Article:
In addition to it being the first start in 2014 for Lucas Giolito, Saturday’s contest between the Rome Braves and Hagerstown Suns featured many other talented prospects. Certainly none of these players have the potential (or notoriety) of Mr. Giolito, but I wanted to highlight several other exciting prospects in the Nationals and Braves organizations.
Drew Ward 3B Hagerstown Suns
The Nationals 3rd round selection last summer, Ward skipped his senior year in high school to be draft eligible in 2013, and has surprisingly earned a starting spot in Hagerstown to begin this season. Ward possesses a mouth-watering physique and as I like to say, he certainly “looks the part” of a future major league player.
Offensively, Ward has a pretty, but long left-handed swing, which when combined with his large size, should give him well above-average future home run power. He will need to cut down on his swing as he matures in order to hit more consistent velocity, but I was impressed that Ward seemed to have a plan at the plate and a mature approach as a hitter. Considering his age and lack of experience, Ward was a more polished batter than I expected at this point in his career.
At third base Ward looks like a raw teenager playing in the Sally League, as he was somewhat clumsy defensively and made a poor decision to force a throw rather than simply eating the baseball. That said, he has a strong arm and looks agile (and athletic) enough to play the position, so it could be a matter of refining his footwork if he wishes to stay at the hot corner. But make no mistake, Ward is a bat-first prospect and his professional future depends on his ability to make enough contact to allow his prodigious power to show up in games. The Nationals drafted a quality prospect in Ward, and I would be surprised if he was not a consensus top-10 prospect in Washington’s organization at the end of this season.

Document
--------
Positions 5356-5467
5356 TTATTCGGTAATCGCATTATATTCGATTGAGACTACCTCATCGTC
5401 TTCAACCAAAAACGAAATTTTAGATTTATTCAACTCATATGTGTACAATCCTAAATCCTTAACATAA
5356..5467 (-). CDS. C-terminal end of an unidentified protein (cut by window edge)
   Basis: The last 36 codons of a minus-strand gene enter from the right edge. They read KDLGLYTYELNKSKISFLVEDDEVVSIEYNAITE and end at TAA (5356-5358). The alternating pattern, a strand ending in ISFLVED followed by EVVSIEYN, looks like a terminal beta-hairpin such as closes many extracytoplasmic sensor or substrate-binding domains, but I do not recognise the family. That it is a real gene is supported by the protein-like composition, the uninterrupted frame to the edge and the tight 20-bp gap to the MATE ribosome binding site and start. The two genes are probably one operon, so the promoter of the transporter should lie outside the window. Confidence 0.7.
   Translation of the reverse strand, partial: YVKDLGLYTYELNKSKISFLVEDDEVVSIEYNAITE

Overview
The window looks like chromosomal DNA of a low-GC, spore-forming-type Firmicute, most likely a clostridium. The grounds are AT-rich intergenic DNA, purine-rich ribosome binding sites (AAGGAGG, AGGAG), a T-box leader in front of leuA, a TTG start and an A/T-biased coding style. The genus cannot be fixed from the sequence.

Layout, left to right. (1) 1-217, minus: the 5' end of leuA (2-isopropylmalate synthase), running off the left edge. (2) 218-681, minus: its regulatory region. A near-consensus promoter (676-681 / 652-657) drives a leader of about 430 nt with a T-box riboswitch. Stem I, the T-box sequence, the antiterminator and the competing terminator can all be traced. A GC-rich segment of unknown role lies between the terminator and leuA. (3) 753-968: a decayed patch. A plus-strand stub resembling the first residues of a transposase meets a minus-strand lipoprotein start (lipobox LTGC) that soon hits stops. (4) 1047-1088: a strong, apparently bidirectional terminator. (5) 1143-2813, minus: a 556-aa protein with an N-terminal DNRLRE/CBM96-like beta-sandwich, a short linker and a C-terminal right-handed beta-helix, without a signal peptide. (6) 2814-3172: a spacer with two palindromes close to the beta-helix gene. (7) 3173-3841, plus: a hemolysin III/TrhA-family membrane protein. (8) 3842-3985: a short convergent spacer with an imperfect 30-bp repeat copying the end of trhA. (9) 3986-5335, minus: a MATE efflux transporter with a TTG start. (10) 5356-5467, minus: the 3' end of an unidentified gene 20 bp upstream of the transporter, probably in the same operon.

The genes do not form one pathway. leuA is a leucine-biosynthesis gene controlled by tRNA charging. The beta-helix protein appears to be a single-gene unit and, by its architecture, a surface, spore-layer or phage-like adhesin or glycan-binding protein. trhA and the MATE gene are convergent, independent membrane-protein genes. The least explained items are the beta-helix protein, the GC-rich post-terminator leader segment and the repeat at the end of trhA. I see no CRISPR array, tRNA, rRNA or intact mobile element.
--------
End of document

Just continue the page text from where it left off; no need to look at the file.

Other Suns Notes:
Isaac Ballou, a natural center fielder who plays left field in deference to talented defender Rafael Bautista, has a good arm, excellent athleticism, and noteworthy pure speed. In addition Ballou flashed some serious bat speed and pop Saturday night hitting a no-doubt grand slam to right field. Stolen in the 15th round last summer as a senior from Marshall University, the Nationals have found an interesting late round gem in Ballou.
Saturday was my first time watching Wilmer Difo, a 22-year-old second baseman the Nationals signed years ago out of the Dominican Republic. A switch-hitting middle infielder with obvious speed, Difo is a prospect to watch in the Nationals organization.
Victor Caratini C Rome Braves
The top prospect on Rome’s roster this season is likely Victor Caratini, Atlanta’s 2nd round pick last summer and a former third baseman converting to catcher in 2014. And right on cue, Caratini immediately made his presence felt, hitting a monster 2-run homer in the first inning, turning around a 94mph fastball from Lucas Giolito over the right-center field wall. A switch-hitter, the 20-year-old Caratini impressed me with his approach at the plate and balance through his left-handed swing.
Defensively Caratini understandably lags behind his offensive skills, as he has little experience as a catcher. Caratini is agile behind the plate, with a solid arm and a quick release. Not surprisingly, he remains raw as a receiver and needs refinement blocking pitches, but I was notably impressed with how soft his hands were catching the baseball. The package is raw, but the tools are there for an average, or perhaps slightly better, defensive catcher with plenty of repetition. I am interested to watch him play next year and see his overall progress as a two-way player.
Carlos Salazar RHP Rome Braves
Saturday’s starter Carlos Salazar impressed me with his three-pitch mix consisting of a 90-93mph fastball, 79-80mph curveball, and a devilish 79-81mph changeup with impressive depth and sink. Salazar struggled mightily with his command, walking 7 hitters in his 2 innings pitched, but showed glimpses of why the Braves selected him in the 3rd round last summer.
A thickly built 19-year-old, Salazar does not have much physical projection remaining in his listed 6-0 200lbs. frame. In addition, there is plenty of moving parts and effort involved in his pitching delivery, making him a probable fit as a reliever in the future. Those negatives aside, Salazar has an impressive present fastball/changeup combination and could blossom under the Braves’ tutelage as so many other young pitchers have in recent years. Salazar is a good name to remember and could rise up prospect lists in the future.